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Earthquake swarms in New England: What might be happening?

What’s with all the microearthquakes under the eastern seaboard? Are we, as a Dartmouth geologist suggests, seeing a resumption of volcanic activity associated with a newly active subduction zone?  

Ever since the opening of the Atlantic Ocean during the Jurassic, the east coast of North America has been a “passive margin” – that is, a boundary between continental and oceanic plate where there is little in the way of active tectonics. We don’t tend to hear about many large earthquakes along the eastern seaboard (although they have happened – in 1755 and 1886) and all the volcanic material is the eroded remains of the innards of magmatic system.

So, the news that an earthquake swarm has been causing a stir on the New Hampshire/Vermont border has been a bit of a surprise. Located near Wantastiquet, the swarm has been quietly building over the last few months from a few earthquakes a day to now hundreds of microearthquakes each day, all below magnitude 2. Geologists have been baffled by these earthquakes – they don’t seem to have the same signature as the other mysterious Arkansas swarm – but the seismicity continues. There have even been reports of steam coming from the ground in the area (see top left).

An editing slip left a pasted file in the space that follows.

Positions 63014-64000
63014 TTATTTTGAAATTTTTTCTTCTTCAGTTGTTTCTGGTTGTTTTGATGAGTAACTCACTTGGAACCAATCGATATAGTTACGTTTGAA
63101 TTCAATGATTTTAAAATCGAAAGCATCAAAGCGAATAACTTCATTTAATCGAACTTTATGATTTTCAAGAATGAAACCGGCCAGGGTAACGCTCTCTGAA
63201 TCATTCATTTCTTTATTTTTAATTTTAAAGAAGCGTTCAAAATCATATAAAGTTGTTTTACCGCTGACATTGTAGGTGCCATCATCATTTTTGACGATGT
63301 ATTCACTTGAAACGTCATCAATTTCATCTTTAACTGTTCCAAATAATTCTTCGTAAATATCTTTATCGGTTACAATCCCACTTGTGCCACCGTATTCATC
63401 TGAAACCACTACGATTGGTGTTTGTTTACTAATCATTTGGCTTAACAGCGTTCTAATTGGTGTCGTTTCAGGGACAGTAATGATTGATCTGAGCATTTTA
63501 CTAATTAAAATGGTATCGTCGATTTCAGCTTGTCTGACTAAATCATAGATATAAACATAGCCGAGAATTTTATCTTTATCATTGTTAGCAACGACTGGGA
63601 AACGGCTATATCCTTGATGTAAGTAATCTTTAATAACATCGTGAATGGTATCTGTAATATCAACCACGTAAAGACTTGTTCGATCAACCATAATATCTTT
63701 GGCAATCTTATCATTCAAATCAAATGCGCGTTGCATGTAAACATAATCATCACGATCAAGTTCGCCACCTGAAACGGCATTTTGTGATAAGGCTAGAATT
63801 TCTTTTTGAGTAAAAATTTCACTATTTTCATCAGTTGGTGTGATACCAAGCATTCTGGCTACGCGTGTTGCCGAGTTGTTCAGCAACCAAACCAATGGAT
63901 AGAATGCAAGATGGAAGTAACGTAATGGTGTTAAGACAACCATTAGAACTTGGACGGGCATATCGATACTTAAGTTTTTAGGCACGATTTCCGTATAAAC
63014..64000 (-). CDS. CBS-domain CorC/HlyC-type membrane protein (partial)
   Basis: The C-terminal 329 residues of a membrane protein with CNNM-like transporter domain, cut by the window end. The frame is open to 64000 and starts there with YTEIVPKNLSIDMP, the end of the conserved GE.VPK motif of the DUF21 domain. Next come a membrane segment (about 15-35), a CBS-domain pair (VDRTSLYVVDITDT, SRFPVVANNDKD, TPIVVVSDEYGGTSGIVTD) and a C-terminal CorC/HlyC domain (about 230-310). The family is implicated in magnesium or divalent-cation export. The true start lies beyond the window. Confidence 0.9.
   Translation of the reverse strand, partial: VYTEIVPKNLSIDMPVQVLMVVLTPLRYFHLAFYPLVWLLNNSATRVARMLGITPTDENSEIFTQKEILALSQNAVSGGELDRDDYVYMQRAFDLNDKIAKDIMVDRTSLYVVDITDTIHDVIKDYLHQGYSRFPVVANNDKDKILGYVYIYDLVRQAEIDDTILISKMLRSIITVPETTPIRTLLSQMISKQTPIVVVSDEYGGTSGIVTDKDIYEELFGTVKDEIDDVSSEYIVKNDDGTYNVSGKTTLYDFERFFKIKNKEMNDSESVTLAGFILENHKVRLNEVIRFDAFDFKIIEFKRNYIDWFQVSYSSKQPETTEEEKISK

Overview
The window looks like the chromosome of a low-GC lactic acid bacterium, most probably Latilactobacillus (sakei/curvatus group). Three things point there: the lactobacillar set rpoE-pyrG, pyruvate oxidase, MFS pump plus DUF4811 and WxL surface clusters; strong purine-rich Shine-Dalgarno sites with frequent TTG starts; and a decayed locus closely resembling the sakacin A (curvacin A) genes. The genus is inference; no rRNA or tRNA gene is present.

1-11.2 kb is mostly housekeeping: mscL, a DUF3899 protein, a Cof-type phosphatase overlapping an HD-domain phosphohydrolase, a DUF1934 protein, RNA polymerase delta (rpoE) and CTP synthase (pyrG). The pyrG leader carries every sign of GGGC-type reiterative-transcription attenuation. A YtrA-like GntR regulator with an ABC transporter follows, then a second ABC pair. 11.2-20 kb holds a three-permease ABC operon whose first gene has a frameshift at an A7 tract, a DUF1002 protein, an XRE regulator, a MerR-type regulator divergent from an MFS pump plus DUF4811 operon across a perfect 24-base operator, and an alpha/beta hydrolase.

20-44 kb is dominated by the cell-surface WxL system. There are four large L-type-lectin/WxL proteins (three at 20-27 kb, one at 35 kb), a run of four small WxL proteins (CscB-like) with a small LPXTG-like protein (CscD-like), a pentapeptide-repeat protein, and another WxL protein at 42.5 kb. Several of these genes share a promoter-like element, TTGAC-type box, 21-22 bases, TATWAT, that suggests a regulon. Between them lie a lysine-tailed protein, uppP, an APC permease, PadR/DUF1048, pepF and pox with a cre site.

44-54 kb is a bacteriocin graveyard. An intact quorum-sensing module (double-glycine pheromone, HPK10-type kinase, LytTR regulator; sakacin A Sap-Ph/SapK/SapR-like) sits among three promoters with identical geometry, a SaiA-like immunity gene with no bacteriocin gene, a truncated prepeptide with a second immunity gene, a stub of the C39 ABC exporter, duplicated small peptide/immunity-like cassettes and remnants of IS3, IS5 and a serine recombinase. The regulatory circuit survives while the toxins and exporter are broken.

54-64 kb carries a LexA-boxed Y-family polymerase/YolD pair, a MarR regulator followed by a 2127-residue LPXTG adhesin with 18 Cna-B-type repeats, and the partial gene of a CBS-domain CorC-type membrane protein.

Dartmouth University geologist Dr. Siegfried Farnon is now speculating that the earthquakes might be volcanic in origin: “It is not out of the realm of possiblilty that our passive margin in eastern North America might be changing back to an active margin, that is a subduction zone. This might be the first signs of this transition.” His suggestion that we might be seeing the the start of a new “New England arc” is remarkable and something to watch closely. We already know that magma was found under New York City, so the re-initiation of volcanism in New Hampshire might be the start of something big – think about cities like Washington, Philadelphia and Boston all located in an tectonically-active area! Stay tuned!


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